Nonlinear Patterns
Regular patterns arise naturally in many physical and biological systems, from hexagonal convection cells on the surface of the sun to stripes on a zebra's back. This module provides you with a basic framework for understanding the formation and evolution of these patterns using ordinary and partial differential equations and group theory.
Geometric Mechanics
You will study elements of multi-linear algebra, differential geometry and Lie group actions as well as conservation laws, Lie-Poisson structures, infinite dimensions and symplectic spaces on this module.
Representation Theory
This module introduces the theory of group representations as a systematic way of classifying objects on which a group can act. Furthermore, it reveals how this leads to a deeper understanding of symmetry aspects of physical systems and how one can use it to simplify mathematical computations.
Relativity
The aim of this module is to describe the basics of Einstein's general theory of relativity, one of the biggest discoveries in modern physics, which describes gravitational phenomena at scales ranging from the solar system to the universe as a whole. The module will discuss Einstein’s special theory of relativity, introduce a four-dimensional space-time continuum called Minkowski space, dwell on (pseudo) Riemannian geometry, and eventually formulate Einstein's equation of gravity and discuss some of its consequences touching upon bizarre objects known as black holes.
Ecological and Epidemiological Modelling
This module introduces ideas of mathematical modelling in ecology and epidemiology. The focus will be on models described by ordinary differential equations, delay differential equations and partial differential equations. In particular, the module will consider analytical techniques for studying such models, interpreting the results and making predictions.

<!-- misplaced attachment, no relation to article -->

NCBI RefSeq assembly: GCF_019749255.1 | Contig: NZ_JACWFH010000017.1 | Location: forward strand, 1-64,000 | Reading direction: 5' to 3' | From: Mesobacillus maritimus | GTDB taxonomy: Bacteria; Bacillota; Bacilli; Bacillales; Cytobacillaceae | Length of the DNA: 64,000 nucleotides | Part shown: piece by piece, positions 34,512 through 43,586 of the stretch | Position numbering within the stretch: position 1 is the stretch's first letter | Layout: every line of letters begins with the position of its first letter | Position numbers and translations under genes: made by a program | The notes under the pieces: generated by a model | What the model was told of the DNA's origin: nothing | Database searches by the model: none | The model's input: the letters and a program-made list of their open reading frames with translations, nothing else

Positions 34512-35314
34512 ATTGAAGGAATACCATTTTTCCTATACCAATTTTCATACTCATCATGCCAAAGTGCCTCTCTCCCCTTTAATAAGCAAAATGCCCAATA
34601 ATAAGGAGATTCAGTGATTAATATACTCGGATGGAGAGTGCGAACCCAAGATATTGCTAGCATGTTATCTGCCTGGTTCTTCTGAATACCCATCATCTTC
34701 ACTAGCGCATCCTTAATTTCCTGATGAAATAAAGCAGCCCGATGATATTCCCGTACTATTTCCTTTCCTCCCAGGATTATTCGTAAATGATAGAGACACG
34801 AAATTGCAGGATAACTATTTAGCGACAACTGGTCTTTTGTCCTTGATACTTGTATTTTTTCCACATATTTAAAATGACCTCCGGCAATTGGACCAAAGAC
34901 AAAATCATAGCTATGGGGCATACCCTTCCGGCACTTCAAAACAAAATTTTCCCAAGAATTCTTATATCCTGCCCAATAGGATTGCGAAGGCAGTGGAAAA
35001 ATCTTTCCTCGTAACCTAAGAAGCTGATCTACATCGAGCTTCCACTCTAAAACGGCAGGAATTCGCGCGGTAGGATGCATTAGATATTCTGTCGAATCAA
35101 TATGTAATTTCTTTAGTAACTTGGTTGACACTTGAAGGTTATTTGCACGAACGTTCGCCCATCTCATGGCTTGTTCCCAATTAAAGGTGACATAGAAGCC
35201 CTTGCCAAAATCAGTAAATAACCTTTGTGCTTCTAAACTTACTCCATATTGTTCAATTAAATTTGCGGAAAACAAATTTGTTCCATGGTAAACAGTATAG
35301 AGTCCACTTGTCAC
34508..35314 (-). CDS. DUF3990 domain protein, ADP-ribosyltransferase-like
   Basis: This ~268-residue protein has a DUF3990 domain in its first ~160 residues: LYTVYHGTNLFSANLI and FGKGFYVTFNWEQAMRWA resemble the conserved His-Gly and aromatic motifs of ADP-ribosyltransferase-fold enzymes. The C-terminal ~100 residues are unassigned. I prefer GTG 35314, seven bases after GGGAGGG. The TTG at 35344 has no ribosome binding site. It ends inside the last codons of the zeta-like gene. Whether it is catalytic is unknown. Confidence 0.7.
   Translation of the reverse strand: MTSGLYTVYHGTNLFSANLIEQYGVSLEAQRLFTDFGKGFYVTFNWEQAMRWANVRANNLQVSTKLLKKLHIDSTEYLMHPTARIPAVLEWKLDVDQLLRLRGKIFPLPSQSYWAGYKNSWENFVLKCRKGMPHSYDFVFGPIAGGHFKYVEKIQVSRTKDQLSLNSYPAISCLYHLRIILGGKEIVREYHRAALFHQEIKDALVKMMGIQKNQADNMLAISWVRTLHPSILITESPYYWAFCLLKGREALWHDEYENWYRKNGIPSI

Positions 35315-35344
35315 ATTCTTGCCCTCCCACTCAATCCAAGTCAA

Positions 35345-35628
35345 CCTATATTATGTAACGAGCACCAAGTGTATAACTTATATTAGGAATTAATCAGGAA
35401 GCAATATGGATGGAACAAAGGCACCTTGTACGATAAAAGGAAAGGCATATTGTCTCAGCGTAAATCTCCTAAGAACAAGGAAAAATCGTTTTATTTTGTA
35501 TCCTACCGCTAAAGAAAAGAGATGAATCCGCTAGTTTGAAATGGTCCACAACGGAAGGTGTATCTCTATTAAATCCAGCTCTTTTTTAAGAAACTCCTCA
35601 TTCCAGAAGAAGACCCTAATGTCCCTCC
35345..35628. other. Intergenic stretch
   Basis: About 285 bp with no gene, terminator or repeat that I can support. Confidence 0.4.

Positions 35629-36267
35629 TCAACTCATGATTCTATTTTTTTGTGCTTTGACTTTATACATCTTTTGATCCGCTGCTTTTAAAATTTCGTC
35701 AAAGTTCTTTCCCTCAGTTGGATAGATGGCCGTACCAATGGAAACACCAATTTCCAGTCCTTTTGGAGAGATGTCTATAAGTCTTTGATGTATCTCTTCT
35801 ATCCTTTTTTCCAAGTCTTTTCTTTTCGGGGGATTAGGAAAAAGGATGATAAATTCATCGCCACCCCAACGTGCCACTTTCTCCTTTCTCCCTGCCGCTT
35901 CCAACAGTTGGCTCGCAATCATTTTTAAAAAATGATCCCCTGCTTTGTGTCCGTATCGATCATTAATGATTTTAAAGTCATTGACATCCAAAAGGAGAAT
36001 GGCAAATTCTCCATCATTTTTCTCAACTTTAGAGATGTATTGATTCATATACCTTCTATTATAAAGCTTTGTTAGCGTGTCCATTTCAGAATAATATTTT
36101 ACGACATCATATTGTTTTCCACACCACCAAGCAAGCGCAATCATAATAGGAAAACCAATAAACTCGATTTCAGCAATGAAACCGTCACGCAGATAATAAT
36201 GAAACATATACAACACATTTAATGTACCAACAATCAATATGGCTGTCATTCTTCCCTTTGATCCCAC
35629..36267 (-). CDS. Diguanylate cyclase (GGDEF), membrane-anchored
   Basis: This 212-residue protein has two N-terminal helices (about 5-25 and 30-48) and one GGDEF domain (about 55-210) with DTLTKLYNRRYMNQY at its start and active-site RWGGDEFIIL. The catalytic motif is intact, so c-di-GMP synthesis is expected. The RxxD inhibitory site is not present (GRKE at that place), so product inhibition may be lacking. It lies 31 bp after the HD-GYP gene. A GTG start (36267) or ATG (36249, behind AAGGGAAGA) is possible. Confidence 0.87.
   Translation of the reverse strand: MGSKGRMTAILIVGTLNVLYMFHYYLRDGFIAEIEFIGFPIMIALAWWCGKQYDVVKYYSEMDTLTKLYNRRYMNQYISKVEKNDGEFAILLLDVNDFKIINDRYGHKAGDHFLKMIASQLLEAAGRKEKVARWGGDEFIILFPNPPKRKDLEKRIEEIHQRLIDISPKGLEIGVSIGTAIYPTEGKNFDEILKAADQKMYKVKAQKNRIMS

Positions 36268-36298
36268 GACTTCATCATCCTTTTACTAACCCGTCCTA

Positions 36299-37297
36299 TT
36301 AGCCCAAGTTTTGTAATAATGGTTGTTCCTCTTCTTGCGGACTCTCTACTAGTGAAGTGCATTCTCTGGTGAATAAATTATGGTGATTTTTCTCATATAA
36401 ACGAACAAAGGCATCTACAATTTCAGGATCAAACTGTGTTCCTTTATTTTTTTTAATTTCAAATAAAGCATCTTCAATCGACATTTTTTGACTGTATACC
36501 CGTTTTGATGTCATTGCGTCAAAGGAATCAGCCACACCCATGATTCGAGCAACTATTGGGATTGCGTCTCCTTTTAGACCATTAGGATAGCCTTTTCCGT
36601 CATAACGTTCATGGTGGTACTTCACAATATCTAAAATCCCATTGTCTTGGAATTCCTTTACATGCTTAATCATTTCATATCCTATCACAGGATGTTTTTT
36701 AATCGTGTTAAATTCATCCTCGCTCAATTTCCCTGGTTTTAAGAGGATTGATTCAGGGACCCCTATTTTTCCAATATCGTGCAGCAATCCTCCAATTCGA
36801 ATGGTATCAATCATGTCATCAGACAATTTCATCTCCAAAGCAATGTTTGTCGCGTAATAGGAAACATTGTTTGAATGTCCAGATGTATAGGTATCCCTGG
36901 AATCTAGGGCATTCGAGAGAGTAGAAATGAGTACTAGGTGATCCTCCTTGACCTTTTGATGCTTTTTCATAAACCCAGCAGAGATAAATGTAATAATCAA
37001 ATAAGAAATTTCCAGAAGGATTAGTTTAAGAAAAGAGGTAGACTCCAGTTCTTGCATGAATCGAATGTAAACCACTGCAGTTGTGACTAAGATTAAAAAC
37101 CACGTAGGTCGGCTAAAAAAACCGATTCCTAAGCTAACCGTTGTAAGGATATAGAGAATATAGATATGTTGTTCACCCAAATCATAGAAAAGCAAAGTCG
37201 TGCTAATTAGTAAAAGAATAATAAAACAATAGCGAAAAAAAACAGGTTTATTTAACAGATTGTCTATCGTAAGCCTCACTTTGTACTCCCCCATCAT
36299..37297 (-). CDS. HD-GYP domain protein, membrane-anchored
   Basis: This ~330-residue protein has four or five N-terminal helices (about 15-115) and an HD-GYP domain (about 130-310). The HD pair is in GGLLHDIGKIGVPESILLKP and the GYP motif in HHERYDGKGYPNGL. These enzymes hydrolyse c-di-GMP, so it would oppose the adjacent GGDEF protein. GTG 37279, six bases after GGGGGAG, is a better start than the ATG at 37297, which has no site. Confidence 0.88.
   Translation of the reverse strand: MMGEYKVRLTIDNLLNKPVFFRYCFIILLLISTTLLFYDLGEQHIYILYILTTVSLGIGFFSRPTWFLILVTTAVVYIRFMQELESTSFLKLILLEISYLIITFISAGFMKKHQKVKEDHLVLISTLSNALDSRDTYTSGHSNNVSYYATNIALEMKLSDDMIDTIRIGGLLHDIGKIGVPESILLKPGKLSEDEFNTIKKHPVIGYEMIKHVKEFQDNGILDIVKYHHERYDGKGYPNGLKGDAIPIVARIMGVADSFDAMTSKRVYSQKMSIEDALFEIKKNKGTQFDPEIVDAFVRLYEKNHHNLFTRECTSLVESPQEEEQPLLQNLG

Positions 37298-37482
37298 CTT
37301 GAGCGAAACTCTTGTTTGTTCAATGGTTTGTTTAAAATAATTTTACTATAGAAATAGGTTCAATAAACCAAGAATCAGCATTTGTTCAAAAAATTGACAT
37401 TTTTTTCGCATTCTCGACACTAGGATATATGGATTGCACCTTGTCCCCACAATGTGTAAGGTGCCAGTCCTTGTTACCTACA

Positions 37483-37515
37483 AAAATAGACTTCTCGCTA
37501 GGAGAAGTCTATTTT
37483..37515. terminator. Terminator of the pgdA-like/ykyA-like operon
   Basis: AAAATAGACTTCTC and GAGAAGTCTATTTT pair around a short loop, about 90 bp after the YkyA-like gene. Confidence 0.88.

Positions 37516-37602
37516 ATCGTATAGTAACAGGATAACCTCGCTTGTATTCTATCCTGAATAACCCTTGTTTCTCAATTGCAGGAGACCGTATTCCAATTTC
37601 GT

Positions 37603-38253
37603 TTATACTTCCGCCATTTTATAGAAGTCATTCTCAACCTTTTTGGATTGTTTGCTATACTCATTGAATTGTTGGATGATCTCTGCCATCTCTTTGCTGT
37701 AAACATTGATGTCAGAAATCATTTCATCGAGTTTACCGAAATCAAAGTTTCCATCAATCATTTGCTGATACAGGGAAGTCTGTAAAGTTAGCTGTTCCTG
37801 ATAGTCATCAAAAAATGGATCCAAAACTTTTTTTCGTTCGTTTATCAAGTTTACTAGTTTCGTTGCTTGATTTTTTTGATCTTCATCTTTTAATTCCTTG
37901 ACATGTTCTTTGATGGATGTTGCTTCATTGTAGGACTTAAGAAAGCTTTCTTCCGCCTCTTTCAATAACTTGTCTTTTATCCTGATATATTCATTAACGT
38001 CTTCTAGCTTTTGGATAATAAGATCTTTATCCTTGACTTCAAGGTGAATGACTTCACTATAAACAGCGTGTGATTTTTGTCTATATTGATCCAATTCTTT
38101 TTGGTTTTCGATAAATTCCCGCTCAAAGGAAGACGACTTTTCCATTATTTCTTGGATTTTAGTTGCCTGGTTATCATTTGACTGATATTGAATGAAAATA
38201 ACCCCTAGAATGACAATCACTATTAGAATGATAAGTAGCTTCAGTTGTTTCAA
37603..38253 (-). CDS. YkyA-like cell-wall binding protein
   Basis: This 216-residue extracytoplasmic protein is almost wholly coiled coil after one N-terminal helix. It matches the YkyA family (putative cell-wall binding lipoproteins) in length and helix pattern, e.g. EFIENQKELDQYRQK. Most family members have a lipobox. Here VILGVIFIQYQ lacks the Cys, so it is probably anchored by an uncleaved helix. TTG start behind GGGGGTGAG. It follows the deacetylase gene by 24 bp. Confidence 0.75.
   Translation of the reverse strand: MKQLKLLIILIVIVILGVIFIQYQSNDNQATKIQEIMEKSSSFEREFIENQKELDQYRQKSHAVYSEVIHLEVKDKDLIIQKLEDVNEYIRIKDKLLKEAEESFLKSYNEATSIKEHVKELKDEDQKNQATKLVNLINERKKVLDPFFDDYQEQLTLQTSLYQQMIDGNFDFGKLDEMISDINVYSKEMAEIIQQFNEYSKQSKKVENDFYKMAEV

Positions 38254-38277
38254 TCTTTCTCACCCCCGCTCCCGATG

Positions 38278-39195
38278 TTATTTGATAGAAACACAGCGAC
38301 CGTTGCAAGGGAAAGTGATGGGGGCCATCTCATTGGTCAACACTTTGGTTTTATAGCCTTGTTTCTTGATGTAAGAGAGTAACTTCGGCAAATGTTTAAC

Functional Analysis and PDEs
This module introduces the basic concepts of functional analysis including Hilbert and Banach spaces, the associated spaces of linear functionals, weak convergence, etc. The introduced concepts are then used to give an introduction to the modern theory of partial differential equations.
Careers
Mathematics is not only central to science, technology and finance-related fields, but the logical insight, analytical skills and intellectual discipline gained from a mathematical education are highly sought after in a broad range of other areas such as law, business and management. There is also a strong demand for new mathematics teachers to meet the ongoing shortage in schools.
As well as being designed to meet the needs of future employers, our MSc programme also provides a solid foundation from which to pursue further research in mathematics or one of the many areas to which mathematical ideas and techniques are applied.
This is a new programme and so there are no data yet on destinations of graduates. However recent graduates of Surrey’s BSc and MMath in Mathematics have proceeded to positions with employers such as BAE Systems, Lloyds TSB Group, Skandia Life, Friends Provident, Logica CMG, UniChem, Generics UK, Thames Water, the Civil Service and QinetiQ, as well as to postgraduate research programmes at Surrey and other universities.
Find out how to apply here -
http://www.surrey.ac.uk/apply/postgraduate
At least a 2.1 BSc degree or equivalent in Mathematics or a closely related discipline. IELTS minimum overall: 6.5, IELTS minimum by component: 6.0, We offer intensive English language pre-sessional courses, designed to take you to the level of English ability and skill required for your studies here.